The indexing landscape has changed. Investors have four options when considering how to implement index mandates: index mutual funds (IMF), Exchange Traded Funds (ETFs), derivatives or separate accounts.
In this article, we focus on ETFs and when and why it might potentially be more efficient from a cost perspective to use an ETF instead of an alternative wrapper. However, the foremost factor an investor should consider before using an ETF, is whether its exposure is in line with the target. Only then it would make sense to consider a cost comparison between IMFs and ETFs.
The total cost of ownership (TCO) framework allows for comparison between different investment vehicles despite different charging structures. The TCO framework considers the costs to purchase, the cost to own, and the cost to sell an investment. It is a more rounded way of evaluating the most cost-efficient vehicle and a better reflection of true costs.
The TCO framework shows the potential role of ETFs in the portfolios of institutional clients. In asset classes with high underlying transaction costs, the use of large liquid ETFs can help to reduce the TCO for clients.
The TCO framework explicitly incorporates the costs of entering and leaving a specific position. Trading costs of investment solutions have been part of Kempen’s due diligence and monitoring processes for many years. We hope to highlight the importance of using the TCO framework to facilitate implementation decisions. It is however noteworthy that the TCO framework is stylized and that benchmark differences, ESG considerations, presumed quality of portfolio management and other factors will impact the decision regarding the optimal implementation vehicle.
In order to show the importance of using the TCO framework when making an investment decision, we carry-out a two-fold analysis:
- To demonstrate a worked example for Emerging Market Equities (EME), USD Emerging Market Debt (EMD) and ¬£ Investment Grade Credit (IGC) ETFs where the TCO is calculated for different holding periods of up to two years
- To compare the results in a. above with the corresponding TCO of IMFs
Based on the results of our analysis, we draw two important conclusions. Both for strategic and tactical investment implementation decisions, investors should compare costs in the framework of TCO. The TCO captures extra costs that are missed by the TER such as bid/offer spread and gains from security lending. These costs are an inevitable part of running any type of investment fund and should be considered by investors. Looking solely at the TER is misleading because the product with the cheapest TER is not necessarily the cheapest product you can buy.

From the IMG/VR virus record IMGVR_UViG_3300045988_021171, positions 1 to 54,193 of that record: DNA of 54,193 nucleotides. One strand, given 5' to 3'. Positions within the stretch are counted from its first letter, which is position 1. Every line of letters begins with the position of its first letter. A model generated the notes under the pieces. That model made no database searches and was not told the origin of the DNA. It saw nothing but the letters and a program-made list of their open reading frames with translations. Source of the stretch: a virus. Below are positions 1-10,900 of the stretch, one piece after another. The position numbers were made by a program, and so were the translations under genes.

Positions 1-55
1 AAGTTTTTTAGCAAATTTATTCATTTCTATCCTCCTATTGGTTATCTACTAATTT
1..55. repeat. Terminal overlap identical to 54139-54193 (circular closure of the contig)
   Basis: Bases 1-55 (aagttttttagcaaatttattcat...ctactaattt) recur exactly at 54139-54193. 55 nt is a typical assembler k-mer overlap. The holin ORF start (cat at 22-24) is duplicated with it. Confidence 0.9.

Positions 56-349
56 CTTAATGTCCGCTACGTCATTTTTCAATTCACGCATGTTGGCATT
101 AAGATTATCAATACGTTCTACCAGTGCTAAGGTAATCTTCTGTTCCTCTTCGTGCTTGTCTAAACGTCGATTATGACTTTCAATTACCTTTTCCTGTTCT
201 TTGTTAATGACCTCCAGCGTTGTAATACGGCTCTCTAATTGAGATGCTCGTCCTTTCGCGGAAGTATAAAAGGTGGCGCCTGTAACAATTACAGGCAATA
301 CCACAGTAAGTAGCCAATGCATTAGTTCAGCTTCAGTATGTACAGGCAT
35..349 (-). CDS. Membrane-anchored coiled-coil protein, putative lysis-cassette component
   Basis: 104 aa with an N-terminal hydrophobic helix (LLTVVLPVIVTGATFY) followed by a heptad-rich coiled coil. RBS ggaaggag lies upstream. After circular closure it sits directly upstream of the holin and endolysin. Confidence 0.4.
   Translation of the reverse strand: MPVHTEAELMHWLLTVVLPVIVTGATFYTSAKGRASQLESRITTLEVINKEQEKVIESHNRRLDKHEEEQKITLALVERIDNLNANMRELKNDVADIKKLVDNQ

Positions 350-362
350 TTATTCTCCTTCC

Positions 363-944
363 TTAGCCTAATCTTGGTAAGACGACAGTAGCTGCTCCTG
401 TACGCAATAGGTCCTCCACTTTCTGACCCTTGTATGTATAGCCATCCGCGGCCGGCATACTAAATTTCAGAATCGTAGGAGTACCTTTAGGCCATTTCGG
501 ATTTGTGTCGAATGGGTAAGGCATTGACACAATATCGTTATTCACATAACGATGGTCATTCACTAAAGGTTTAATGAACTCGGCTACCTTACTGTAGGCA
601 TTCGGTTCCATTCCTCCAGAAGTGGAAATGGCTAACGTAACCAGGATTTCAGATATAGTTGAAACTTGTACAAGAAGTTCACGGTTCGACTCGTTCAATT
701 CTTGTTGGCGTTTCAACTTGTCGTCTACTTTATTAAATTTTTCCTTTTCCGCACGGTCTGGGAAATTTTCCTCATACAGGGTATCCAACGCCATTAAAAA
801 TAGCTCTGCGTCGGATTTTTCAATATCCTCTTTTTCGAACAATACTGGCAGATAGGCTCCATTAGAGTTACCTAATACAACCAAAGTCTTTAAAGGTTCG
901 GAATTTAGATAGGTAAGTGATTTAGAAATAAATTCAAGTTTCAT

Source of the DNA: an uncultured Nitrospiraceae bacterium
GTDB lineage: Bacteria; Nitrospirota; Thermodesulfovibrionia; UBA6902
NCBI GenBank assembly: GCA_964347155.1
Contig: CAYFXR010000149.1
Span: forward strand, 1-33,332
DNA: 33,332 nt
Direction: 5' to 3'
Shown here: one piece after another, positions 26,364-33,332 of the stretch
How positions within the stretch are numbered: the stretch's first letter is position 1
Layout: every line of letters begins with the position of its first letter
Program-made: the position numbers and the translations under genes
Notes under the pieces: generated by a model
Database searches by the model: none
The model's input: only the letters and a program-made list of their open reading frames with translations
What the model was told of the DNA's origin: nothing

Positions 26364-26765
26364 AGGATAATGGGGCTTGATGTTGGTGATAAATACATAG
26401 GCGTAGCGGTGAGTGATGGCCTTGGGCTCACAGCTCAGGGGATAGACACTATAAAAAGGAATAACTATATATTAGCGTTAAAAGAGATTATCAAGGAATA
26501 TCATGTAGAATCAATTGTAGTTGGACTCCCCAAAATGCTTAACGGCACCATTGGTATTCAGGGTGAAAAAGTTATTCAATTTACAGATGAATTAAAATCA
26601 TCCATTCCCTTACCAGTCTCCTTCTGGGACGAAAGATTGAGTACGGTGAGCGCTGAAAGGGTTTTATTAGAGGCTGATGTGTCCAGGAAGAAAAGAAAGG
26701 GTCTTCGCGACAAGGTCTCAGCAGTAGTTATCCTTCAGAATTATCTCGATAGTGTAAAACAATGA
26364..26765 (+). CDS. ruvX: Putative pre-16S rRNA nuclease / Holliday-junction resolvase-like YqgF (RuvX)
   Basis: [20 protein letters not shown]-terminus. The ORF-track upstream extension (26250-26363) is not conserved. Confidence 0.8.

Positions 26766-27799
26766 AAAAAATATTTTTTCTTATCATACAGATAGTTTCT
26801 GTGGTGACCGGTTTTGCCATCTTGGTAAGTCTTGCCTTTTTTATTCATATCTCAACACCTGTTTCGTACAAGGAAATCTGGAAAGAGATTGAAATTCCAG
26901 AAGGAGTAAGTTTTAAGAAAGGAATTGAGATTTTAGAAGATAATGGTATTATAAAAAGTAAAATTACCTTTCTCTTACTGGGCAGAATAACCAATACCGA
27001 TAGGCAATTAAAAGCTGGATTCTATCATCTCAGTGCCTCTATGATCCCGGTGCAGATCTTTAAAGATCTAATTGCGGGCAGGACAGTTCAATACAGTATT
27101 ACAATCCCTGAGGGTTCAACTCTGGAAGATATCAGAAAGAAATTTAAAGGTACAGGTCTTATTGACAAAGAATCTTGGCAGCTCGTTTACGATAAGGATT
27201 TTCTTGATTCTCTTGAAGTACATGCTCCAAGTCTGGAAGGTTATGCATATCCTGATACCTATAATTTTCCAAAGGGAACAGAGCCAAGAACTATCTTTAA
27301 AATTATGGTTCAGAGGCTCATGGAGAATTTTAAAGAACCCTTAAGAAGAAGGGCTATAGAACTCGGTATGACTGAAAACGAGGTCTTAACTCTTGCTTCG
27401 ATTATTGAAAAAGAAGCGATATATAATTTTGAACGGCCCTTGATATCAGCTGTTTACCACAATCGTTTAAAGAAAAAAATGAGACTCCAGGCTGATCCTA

The TCO is a helpful tool to decide on the implementation vehicle. Kempen evaluates funds (including ETFs) on a large range of characteristics including costs of entering and selling. The TCO framework can help to take TCO efficient decisions regarding the implementation of allocation decisions. A good example of this is the relatively low costs associated to implement sterling investment grade credit, by accessing Sterling IGC with a total transaction cost of 9bps, versus c40bps using the traditional route of a pooled fund, via iShares Core Sterling Corporate Bond UCITS ETF (SLXX). The TCO framework can be extended to different investment vehicles such as futures and other derivatives. As we show in this analysis, it can also be used to capture both the securities and unit lending impact in the form of better fund performance and net return to investors. Securities lending returns typically vary by asset class and upon the underlying demand for securities.
This fits in well with Kempen’s cost transparency policy where we advise trustees to understand all sources of costs (size, investment strategy, etc.) and investigate what is already available to compare and contrast. Using the TCO approach can improve cost transparency and help investors make better decisions.
Our results show that for the asset classes EME, IGC and EMD, ETFs offer significant cost efficiency
with respect to index mutual funds studied here. This applies both in the strategic and tactical space for EME and IGC and for EMD more in the tactical space, without trading off return and risk. Hence, our clients can achieve material cost savings.
We recommend to consider ETFs by default for indexed portfolio construction of these asset classes, recognizing that other factors such as hidden market impact and benchmark differences can play a role when selecting a fund for a client.
This article has been abridged from a longer white paper entitled Total Cost Ownership: A framework for ETFs, authored by Kempen Capital Management’s Maya Beyhan. The full paper can be accessed here: https://www.kempen.com/-/media/News-and-Knowledge/Whitepapers-en-Artikelen/Total-Cost-of-Ownership_ETF-Cost-Structure_External.pdf